Baseball, The Times We Live In, Weekly Reader
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Inequality and baseball

I almost always have a baseball-related post up on More to Come this time of year. But I’m on a bit of a blogging break, so I’ve been taking the time to share some of my favorites from the More to Come archives or — as in this instance — sharing some great posts from other writers.

Robyn Ryle writes insightful pieces on You Think Too Much from her home in the beautiful Main Street community of Madison, Indiana. Earlier this week her most recent post — Thinking about inequality and baseball — landed in my email in-box. It captured a number of thoughts I’ve been having around the owner lock-out of the players and the selling off of talent when making a few more bucks becomes more important than fielding a competitive team. I’ll pull a few quotes, but do yourself a favor and go read Robyn’s entire post.

People are willing to give up a lot in order to make sure others don’t get more. That’s what experimental economist Daniel Zizzo found in a 2001 experiment. He gave some volunteers more money and some less. He found that volunteers were willing to spend their own money if it reduced the amount of money others had.

Zizzo called it burning other people’s money…a phenomenon that isn’t economically rational, but is explained psychologically by our sense of how “deserving” we believe others to be. The study helps us understand why specific policies to reduce inequality in the United States are often so unpopular — we tend to believe everyone is less deserving than ourselves.

It might also explain what’s happening with my Reds, where owner Bob Castellini was among four owners during the recent collective bargaining agreement negotiations to vote no on what at the time was the “best and final offer” from the players. With that ‘no’ vote, Castellini and the other owners showed they were more than willing to burn their own money in the form of lost games to prevent the “undeserving” players making significant gains from what is a $10.7 billion dollar business.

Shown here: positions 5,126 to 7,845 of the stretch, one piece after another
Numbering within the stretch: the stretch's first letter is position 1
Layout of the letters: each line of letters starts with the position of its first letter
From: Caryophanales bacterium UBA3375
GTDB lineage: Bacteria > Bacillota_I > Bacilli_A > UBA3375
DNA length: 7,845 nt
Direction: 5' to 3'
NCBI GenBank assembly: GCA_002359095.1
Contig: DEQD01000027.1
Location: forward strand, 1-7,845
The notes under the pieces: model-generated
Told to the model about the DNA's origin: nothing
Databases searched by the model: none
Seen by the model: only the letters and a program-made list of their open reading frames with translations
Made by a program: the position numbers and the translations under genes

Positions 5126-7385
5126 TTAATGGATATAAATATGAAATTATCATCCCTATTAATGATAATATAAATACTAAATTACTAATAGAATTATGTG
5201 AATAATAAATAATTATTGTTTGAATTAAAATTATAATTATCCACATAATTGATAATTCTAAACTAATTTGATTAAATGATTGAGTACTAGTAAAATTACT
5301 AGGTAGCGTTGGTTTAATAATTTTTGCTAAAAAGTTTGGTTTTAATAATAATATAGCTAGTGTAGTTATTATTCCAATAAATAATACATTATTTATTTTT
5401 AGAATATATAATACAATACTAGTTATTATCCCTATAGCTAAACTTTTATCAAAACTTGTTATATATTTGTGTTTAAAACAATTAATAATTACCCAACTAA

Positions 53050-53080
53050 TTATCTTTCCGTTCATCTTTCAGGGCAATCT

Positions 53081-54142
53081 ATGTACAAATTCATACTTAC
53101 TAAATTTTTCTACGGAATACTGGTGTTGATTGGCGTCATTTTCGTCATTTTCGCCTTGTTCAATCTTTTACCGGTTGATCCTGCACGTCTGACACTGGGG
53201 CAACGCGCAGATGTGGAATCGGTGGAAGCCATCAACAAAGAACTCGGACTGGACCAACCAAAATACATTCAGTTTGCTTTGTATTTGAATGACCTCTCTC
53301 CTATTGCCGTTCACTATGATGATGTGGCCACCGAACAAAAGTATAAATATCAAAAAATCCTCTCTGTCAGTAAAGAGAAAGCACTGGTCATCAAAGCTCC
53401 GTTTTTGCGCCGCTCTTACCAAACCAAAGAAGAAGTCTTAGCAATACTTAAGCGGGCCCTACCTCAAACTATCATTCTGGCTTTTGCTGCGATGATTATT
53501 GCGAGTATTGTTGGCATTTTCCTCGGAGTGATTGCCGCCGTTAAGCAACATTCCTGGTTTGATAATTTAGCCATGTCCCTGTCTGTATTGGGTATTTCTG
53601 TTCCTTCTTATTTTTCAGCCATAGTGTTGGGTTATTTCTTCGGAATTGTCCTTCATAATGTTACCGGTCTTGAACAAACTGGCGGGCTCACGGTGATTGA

At this point I could tell that Robyn was going to hit on a number of nerves. And she didn’t disappoint.

Once the players’ association and the league did reach an agreement — one that did not include many of the demands the player started with — Castellini showed just how he felt about the small gains players did achieve by commencing what in baseball we call a ‘fire sale,’ or in this case, petty revenge.

After writing a bit about the impact on her Reds, she moves into explaining how inequality works in the larger society, using baseball as an example.

The players aren’t arguing that they should make the same amount of money as the owners. They’re not socialists. They weren’t arguing for a radical overhaul of the status quo, even though that status quo is responsible for the currently skewed distribution. All they want is a slightly larger piece of a very big pie.

“But Mike Trout got a $426.5 million contract!” you might be yelling at me right now, which is true. It’s also exactly what the owners and the CEOs and the other capitalists want you to think. Sure, get mad at Mike Trout. Forget about the fact that Arte Moreno as an owner makes enough money to pay Mike Trough $426.5 million dollars along with the salary of the other 25 players on his team. To paraphrase Chris Rock, Mike Trout is rich. Arte Moreno is wealthy. There’s a big difference between the two. Either way, you need to ask yourself why you’re mad about Mike Trout or Patrick Mahomes or Steph Curry but not about the dudes (it’s always dudes) who pay them.

Then, after a few more paragraphs, she nails it for me.